Razer Softminer: Tricking Children Into Crypto Mining?
Razer, prominent makers of PC peripherals and other obnoxious light-up gamer gear, recently launched Razer Softminer to squeeze even more money out of adolescents and the people who support them. This time, though, there isn’t even the pretense of cheap plastic computer enhancements – the new program is basically de facto mining malware in the guise of a loyalty-points app.
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A Raw Deal from Razer?
Razer, the self-billed “leading lifestyle brand for gamers,” has put out a program called the Razer Softminer. The program harnesses a host device’s hash power in exchange for non-transferable loyalty points called Silver.
These points can be redeemed for various trinkets, up to and including a fancy keyboard.
But Silver acquisition is limited to a daily maximum, and because they’re worthless otherwise, it’s a bit of a raw deal.
Regardless of how you feel about proof-of-work mining, it’s hard to justify the strategy being employed by Razer here.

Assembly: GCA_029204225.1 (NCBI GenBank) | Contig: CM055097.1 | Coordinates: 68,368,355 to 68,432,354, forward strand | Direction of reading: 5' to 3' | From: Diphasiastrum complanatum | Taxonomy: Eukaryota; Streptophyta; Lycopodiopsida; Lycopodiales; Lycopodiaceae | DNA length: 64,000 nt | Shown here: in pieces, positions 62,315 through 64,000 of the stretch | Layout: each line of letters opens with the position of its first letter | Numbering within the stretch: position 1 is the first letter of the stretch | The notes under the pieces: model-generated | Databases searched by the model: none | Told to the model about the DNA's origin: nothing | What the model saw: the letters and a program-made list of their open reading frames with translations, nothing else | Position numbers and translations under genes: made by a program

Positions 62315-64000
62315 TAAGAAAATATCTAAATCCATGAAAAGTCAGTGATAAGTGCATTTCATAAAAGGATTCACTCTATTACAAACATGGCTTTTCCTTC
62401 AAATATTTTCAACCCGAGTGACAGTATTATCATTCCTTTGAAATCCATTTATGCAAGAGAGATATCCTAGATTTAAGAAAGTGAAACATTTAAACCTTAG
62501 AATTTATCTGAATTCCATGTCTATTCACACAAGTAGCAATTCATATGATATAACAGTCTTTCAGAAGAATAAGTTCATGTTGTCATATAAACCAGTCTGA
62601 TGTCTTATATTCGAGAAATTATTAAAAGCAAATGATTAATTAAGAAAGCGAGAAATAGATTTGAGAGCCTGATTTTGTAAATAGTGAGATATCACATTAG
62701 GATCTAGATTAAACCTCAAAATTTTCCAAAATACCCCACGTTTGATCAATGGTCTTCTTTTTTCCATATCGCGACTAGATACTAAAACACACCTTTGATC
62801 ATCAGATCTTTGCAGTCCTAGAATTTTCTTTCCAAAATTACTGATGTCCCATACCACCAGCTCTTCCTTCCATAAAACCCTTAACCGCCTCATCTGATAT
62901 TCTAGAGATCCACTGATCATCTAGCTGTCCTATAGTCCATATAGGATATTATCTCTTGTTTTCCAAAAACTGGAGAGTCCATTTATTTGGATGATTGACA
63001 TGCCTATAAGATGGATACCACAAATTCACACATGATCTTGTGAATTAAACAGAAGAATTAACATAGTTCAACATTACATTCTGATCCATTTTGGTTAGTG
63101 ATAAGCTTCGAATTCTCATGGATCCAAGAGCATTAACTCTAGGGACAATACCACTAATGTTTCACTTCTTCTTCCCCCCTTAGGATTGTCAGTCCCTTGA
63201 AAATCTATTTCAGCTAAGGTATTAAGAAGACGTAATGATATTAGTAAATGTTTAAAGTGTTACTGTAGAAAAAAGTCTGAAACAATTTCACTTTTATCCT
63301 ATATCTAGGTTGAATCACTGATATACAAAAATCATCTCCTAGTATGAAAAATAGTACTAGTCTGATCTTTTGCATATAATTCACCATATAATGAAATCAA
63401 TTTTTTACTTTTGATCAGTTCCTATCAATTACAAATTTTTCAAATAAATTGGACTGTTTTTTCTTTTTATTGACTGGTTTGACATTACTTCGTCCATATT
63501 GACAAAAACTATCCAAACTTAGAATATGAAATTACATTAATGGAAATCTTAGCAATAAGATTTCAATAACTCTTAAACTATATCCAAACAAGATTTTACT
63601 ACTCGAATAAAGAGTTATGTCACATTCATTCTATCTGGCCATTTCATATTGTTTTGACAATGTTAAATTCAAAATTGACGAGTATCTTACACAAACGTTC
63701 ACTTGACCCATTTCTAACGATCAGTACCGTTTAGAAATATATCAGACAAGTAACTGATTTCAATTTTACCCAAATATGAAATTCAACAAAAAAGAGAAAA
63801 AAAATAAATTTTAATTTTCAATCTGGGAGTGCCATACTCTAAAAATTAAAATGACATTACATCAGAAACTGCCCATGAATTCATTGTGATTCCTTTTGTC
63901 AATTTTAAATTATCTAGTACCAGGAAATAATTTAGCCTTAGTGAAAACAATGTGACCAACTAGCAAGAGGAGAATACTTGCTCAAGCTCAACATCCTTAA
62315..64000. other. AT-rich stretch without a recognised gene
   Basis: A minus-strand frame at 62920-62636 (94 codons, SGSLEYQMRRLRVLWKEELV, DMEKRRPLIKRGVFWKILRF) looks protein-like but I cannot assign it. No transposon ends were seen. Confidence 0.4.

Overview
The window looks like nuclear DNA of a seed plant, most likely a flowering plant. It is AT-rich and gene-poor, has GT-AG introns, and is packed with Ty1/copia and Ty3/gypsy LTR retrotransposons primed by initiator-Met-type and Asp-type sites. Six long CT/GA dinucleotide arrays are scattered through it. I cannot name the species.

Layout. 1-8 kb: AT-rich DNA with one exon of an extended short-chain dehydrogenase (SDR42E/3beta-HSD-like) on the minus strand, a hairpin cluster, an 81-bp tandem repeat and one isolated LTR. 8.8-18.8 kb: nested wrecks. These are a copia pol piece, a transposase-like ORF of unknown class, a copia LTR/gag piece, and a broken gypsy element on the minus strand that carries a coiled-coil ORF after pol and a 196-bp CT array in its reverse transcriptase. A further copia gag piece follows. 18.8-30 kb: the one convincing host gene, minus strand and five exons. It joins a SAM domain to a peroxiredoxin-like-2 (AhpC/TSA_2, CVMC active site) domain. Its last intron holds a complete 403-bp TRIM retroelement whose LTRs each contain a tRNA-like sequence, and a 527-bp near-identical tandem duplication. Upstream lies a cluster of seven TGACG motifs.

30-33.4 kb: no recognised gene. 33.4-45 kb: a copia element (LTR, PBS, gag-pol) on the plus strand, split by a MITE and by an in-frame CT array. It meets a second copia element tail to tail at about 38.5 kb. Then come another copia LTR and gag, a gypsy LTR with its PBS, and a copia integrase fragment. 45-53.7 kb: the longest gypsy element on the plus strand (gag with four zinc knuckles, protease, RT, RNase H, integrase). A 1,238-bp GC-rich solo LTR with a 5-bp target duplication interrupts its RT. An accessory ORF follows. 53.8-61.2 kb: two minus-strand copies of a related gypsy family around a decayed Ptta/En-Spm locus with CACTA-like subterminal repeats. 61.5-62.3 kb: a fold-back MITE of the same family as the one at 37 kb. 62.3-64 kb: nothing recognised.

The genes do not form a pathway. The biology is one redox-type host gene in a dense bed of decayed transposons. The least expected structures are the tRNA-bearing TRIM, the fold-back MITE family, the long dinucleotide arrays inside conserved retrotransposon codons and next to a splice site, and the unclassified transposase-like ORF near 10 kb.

They’re targeting low-information users to mine for them in exchange for a tiny fraction of the value of that service.
They’re relying on the strength of their brand name to blind people to the fact they could be making much more on a hash-rental service using the exact same hardware.
It’s an unfair deal as is, simply put, and that’s just the first half of it.
A Problematic User Base
Children make up a significant portion of Razer’s target demographic, adding another reprehensible wrinkle to the launch of this program. Kids know not what they do, as it were.
The company may have disclosed the software will be mining cryptocurrency in devices’ backgrounds, but it’s probable that a majority of their users will be using the program without letting the people actually paying their electricity bills know.
While this isn’t the first time a freeware application has included mining as a subsidy, it may be the first time that the primary function of that freeware is to mine for the distributors with no other intrinsic utility.
Razer is, in effect, recruiting children to clandestinely game electricity from parents in exchange for branded merchandise. One can at least reasonably make that argument as the situation currently stands.
Zooming out, the ball’s in Razer’s court for now.
What’s your take? Is the new Razer Softminer program unethical? Let us know if you agree or disagree in the comments section below.
Images via Razer, Pixabay